Mourners protest Colorado pastor who refused to perform funeral for gay woman

Photo from facebook.com/christina.higley
The pastor at a Colorado church stopped a funeral mid-service and would not resume unless photos of the deceased woman with her family were removed. The church leader refused to perform the ceremony as long as a display showed the woman was gay.

Pastor Ray Chavez abruptly halted Sunday’s funeral for 33-year-old Vanessa Collier after hundreds of her friends and family had gathered in the sanctuary at New Hope Ministries in Lakewood, Colorado. He informed the mourning family that the service for Collier would not be able to go on due to the “inappropriate” photo montage that Collier’s family had placed at her casket, relatives told ABC News.

The video showed Collier kissing her wife, Christina Higley, on the lips. Another photo in the montage showed Collier down on one knee, proposing to Higley. The family would have to edit out the photos in order to proceed, Chavez reportedly told them. The footage also included the couple with their two children, ages 12 and 7.

"People started taking their seats at 10 a.m.," Collier's friend, Jose Silva, told KMGH. "At 10:15, the pastor said, 'Due to technical difficulties, the funeral is being moved.'”

The deceased’s mourners refused to edit the video, and moved the funeral across the street to Newcomer Funeral Home instead. Collier’s open casket had to be closed, placed in the hearse, and driven across the street, while the family carried the flowers and photos that had been on display in the sanctuary, ABC News reported.

“180 people had to squeeze into a room that held about 60 people,” Jessica Maestas, a cousin who helped Collier’s mother arrange the funeral, said.

“Imagine this,” Silva told KWGN. “There’s the casket, and the pall bearers are trying to shut everything in, close the casket and move it after being told they have to do so. That is not dignified.”

"It was humiliating," Victoria Quintana, Collier's longtime friend, told the Denver Post. "It was devastating."

Many of those closest to the couple are lesbians who “already were accustomed to dealing with the social and political challenges of their sexual orientation,” the Post reported. “Then last weekend, as they mourned, they were confronted with a church that wouldn't let them celebrate Collier's life because of what the minister called an ‘alternative lifestyle.’"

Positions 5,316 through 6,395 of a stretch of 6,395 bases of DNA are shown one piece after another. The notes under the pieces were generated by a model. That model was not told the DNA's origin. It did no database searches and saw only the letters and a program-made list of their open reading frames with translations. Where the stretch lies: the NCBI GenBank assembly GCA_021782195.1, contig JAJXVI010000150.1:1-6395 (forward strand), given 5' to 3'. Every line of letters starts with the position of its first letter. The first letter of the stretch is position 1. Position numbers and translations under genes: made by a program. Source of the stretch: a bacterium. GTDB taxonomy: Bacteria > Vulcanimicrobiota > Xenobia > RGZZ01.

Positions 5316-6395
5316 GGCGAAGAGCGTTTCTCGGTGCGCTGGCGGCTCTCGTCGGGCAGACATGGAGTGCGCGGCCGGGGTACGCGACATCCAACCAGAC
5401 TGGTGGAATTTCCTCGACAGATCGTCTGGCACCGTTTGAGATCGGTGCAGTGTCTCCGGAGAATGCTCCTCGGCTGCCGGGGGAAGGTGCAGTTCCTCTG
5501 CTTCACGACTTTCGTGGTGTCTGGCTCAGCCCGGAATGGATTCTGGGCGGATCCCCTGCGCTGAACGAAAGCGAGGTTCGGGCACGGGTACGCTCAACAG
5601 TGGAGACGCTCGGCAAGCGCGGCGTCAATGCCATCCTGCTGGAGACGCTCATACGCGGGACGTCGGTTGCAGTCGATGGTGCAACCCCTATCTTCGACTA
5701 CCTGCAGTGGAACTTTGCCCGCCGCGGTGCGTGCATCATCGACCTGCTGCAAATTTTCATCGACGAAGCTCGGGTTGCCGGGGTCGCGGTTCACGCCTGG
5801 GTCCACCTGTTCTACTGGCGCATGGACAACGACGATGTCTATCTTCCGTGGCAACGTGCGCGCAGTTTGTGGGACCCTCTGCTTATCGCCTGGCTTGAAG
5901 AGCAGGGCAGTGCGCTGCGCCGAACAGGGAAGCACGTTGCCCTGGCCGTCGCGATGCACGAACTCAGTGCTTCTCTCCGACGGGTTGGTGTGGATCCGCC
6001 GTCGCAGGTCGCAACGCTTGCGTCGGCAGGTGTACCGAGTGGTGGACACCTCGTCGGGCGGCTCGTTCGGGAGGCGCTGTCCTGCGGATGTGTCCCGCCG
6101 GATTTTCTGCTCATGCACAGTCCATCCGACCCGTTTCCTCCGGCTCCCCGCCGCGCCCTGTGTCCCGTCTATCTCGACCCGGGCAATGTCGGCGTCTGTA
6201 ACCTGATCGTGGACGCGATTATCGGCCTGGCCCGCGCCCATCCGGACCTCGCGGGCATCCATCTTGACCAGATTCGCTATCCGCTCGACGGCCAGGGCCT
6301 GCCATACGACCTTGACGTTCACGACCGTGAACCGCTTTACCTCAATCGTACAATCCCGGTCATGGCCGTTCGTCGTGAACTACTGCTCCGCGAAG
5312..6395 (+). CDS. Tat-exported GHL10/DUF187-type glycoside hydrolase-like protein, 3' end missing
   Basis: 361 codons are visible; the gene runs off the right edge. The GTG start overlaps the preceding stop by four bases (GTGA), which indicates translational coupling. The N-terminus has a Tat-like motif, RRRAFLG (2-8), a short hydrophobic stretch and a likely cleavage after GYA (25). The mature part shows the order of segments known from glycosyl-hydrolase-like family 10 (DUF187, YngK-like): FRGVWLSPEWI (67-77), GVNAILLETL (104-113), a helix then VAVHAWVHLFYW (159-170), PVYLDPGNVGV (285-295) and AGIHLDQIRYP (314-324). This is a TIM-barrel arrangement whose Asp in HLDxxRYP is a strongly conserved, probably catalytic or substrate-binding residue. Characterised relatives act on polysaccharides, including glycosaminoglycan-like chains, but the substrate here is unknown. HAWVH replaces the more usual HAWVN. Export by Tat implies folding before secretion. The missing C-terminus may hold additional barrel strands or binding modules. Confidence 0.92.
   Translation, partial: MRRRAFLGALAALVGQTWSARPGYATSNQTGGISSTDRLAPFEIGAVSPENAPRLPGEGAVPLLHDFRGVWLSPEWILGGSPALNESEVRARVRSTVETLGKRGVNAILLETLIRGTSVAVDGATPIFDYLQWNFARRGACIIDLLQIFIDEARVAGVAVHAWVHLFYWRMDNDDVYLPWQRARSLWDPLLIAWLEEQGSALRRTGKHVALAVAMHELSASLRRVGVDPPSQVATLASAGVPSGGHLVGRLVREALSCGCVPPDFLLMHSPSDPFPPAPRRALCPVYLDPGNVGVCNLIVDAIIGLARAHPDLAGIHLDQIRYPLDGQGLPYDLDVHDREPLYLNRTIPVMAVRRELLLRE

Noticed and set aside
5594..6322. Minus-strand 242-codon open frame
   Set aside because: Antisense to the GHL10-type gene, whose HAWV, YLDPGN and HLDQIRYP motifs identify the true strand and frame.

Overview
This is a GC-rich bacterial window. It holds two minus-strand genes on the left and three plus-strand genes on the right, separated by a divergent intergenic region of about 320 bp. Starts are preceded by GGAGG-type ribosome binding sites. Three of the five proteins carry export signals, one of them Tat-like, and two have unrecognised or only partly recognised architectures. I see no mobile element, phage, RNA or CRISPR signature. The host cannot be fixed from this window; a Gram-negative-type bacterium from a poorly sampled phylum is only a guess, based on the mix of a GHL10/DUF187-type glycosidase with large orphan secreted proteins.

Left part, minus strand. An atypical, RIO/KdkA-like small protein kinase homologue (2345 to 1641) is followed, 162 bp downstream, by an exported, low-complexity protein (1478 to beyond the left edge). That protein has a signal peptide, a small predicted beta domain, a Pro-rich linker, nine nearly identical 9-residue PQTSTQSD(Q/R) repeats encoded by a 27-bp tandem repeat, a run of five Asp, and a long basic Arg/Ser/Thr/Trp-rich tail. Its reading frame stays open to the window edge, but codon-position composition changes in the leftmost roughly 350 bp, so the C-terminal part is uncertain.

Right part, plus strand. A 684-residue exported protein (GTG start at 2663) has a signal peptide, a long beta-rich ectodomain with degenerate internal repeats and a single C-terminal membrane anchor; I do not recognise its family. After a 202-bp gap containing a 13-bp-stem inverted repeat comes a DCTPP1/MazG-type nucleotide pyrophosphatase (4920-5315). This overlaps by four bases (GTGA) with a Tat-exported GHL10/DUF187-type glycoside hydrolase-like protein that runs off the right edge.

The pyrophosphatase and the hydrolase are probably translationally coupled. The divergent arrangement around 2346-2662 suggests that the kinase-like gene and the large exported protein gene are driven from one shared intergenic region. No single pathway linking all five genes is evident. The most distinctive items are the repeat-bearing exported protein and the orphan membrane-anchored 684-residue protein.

Chaplain Gary Rolando presided over the ceremony at the funeral home. He told KUSA that New Hope Ministries is very community-oriented, and that pastors there welcome those who are gay but ask that alternative lifestyles be censored in the church.

"They don't want overt, open homosexuality in their sanctuary,” the chaplain told KGMH, noting that he is a friend of Collier’s father and is not affiliated with New Hope Ministries.

"The church policy is that people with alternate lifestyles can have services, but there can be no pictures or videos of overt kissing or hugging," Rolando told the Associated Press. "I understand both sides. The family wanted to honor Vanessa, and the church has to answer to its board and the members who pay their bills."

Collier's friends said the family still hasn't been reimbursed by New Hope Ministries for the cost of the funeral, the Post reported. But Rolando told KGMH that the church walked the $400 over to Newcomer Funeral Home on Monday. "New Hope is very sorry. It's very sad that it happened the way that it did," he added.

Collier’s wife struggled with emotions and how to clarify the situation to their children.

“Vanessa and I were together for three beautiful years,” Higley wrote in an email to KWGN. “Our daughters are 12 and 7. Having to explain to them why we had to leave was completely heartbreaking.”

About four dozen family and friends held a 'Dignity in Death Rally' Tuesday in front of New Hope Ministries in honor of Collier. They chanted, "Give us an apology!" and "Shame on Pastor Ray!" Security guards were stationed in front of the building to ensure none of the marchers made their way onto the property, the Post reported.

“Sitting there, watching your friend being packed up and shuttled out of a church was just horrific,” Silva told ABC News. “I organized the march because I wasn’t going to let this be the memory of her death. Love is love.”

He told KUSA that because the church receives public funding for its school and rehabilitation center, its "personal values and beliefs go out the window because that's a separation of church and state."

Collier died in December when her gun went off while she was cleaning it. Thornton police say the mother of two may have committed suicide.